Influential landscape designers of the twentieth century

Dan Kiley Image googleThomas Church, Garrett Eckbo, Lawrence Halprin and Dan Kiley were leading landscape designers in the modernist period and their pioneering, innovative landscape designs presented new approaches and alternative solutions that have laid the foundations for more recent contemporary landscape designers.

The American landscape designer Thomas Church has been described as the first true ‘modern’ landscape designer in America. Church was born in Boston in 1902 and studied landscape architecture at Harvard and Berkeley. Thomas Church was the author and pioneer of California Style, where he advocated using asymmetrical plans, raised planter beds, walls that doubled as seating and timber decks.

El Novillero, designed by Thomas Church in 1949, was inspired by the beautiful curved shores of the bay below and the work of Finnish architect Alvar Aalto and became an icon of the twentieth century landscape design. When it was built, its organic shape was revolutionary. The image of this pool transformed the way swimming pools were designed, firstly in California and then across the States over the next thirty years. Through his landscape design work and his book Gardens are for People, Church encouraged the wider public to visualise a real use of space based on a twentieth century modern design aesthetic.

Garrett Eckbo worked as an assistant to landscape designer Thomas Church, learning many of his theories and approaches. Eckbo wrote the book Landscape for Living, which opened new doors into planning and landscape design. Garrett Eckbo admired and was influenced by modern artists such as Miro, Arp and Mondrian.

Eckbo studied at Harvard University with James Rose and Dan Kiley, all three being influenced by the Modern Movement architect Walter Gropius. Early in his career Eckbo was involved in social and agricultural experiments during the New Deal, introduced by President Roosevelt after the Great Depression. Garrett Eckbo, along with his teaching at Berkeley helped revolutionize the modern American landscape design.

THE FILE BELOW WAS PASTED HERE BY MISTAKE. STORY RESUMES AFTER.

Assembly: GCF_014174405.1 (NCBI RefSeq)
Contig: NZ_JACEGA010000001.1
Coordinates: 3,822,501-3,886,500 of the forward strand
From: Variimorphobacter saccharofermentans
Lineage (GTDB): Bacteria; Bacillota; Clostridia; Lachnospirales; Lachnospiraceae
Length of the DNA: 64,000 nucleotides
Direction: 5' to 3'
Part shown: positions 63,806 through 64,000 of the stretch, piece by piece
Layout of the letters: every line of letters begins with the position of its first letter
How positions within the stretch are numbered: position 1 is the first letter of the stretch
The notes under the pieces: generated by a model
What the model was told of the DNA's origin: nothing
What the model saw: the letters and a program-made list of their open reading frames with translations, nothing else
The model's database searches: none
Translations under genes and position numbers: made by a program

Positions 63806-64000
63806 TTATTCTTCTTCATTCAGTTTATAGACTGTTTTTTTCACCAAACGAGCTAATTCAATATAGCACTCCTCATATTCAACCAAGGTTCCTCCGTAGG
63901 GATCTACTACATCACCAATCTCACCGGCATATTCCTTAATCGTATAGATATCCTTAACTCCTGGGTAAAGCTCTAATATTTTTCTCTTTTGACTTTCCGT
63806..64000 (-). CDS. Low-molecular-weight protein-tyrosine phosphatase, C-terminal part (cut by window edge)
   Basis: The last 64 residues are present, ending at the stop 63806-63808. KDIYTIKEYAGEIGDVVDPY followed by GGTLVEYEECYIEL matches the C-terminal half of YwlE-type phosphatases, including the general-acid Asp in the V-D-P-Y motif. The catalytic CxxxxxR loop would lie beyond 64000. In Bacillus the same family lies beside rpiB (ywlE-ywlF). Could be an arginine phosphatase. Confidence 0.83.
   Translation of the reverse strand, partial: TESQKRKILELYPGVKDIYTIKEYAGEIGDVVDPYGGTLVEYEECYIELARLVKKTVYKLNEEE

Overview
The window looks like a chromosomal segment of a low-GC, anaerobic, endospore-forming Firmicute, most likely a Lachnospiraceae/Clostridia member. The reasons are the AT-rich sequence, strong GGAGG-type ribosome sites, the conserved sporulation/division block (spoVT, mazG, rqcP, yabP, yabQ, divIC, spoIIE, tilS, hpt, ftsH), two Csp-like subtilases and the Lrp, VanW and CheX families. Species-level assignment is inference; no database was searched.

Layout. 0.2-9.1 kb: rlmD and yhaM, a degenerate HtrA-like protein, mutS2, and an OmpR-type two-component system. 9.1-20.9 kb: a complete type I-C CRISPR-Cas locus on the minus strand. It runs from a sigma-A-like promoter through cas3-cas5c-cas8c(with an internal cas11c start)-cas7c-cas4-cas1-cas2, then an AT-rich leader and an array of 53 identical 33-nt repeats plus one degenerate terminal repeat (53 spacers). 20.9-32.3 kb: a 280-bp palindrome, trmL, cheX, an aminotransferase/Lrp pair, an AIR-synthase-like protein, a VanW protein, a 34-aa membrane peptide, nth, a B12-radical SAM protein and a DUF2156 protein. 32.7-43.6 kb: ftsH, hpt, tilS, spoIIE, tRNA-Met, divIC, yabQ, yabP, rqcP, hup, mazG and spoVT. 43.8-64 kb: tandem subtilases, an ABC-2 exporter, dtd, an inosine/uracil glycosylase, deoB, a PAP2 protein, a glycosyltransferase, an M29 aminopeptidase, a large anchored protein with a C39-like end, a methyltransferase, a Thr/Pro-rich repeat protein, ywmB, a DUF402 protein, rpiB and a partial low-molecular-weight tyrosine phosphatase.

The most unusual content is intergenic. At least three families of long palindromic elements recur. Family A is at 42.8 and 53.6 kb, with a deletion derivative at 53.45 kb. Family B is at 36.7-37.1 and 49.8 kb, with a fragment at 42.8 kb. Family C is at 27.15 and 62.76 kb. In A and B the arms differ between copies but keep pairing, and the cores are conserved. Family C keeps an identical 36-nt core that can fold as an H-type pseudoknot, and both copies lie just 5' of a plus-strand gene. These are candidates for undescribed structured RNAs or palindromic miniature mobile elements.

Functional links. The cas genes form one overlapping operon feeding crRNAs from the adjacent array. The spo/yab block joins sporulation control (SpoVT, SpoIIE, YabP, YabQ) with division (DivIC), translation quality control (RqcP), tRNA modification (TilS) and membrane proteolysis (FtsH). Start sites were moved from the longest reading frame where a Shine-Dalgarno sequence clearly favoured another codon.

Lawrence Halprin began his career as an apprentice landscape designer in the office of Thomas Church in 1945. The McIntyre Garden was Halprin’s first large scale commission and many of his ideas were to be incorporated, on an even larger scale, for major waterfalls, plazas and parks in some of his high profile landscape design projects, such as the Franklin Delano Roosevelt Memorial in Washington and Lovejoy Plaza in Portland.

The McIntyre Garden by Halprin contrasts solid, geometric forms with nature. Loosely based on Spanish patio design, with running water in geometric channels, enclosure and an emphasis on a limited number of trees and plants, the garden is low maintenance and its layout encourages exploration. Low walls screen water features which can be heard but not seen, encouraging movement through the landscape and echoing the movement of water.

A master among American landscape designers, Dan Kiley embraced Modernism in the 1930’s. After visiting Europe, Kiley strove to build landscapes of clarity and infinity, repeating classical elements in a modern composition.

In the J Irwin Miller residence Henry Moore’s Seated Woman reclines gracefully at the end of a perfect French allee of Gleditsia triacanthos, planted across the western edge of the house. Completed in 1955 this was Dan Kiley’s first coherently modern landscape design, incorporating the classical elements of French landscape design in a modern context. Around the house the spaces are ordered and geometric. A redbud grove next to the Moore sculpture interlocks with blocks of apple orchards, lawn, an avenue entrance drive and swimming pool, the whole enclosed by staggered arborvitae hedges.

The American architect Frank Lloyd Wright considered the house and landscape one organic whole. As a master landscape designer Wright strove to place his buildings in landscape settings as impressive and beautiful as the houses that surrounded them. In the next blog we’ll explore Frank Lloyd Wright’s contribution as an architect who was a practiced and impressive landscape designer.

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